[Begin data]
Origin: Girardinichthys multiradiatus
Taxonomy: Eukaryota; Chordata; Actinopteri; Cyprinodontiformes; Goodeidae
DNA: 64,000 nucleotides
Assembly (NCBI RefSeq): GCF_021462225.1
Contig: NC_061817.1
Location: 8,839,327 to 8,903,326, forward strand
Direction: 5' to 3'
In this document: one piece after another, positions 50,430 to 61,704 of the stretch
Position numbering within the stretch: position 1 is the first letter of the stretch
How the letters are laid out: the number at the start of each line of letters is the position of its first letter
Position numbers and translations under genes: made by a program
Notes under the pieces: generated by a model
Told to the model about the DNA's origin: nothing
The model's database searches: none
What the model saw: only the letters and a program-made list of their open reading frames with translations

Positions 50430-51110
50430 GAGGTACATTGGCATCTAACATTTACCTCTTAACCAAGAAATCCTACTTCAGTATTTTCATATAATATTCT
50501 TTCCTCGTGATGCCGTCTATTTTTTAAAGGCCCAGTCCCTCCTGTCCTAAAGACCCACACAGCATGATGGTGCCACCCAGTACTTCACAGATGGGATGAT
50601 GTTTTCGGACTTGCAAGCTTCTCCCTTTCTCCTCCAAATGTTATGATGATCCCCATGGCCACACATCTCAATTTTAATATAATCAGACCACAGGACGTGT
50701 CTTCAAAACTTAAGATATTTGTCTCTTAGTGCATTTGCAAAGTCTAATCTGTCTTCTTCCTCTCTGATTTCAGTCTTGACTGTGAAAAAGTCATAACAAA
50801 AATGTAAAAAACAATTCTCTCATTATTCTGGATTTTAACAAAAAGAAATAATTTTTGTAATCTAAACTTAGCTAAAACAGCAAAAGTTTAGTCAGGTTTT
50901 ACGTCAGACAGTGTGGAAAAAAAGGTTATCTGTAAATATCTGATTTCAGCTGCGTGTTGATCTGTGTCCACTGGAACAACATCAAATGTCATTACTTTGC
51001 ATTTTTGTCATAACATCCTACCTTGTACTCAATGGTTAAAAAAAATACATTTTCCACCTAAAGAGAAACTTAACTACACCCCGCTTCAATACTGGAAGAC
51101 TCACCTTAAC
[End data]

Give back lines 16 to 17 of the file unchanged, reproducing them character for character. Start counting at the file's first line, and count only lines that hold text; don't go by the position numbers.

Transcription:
Positions 50430-51110
50430 GAGGTACATTGGCATCTAACATTTACCTCTTAACCAAGAAATCCTACTTCAGTATTTTCATATAATATTCT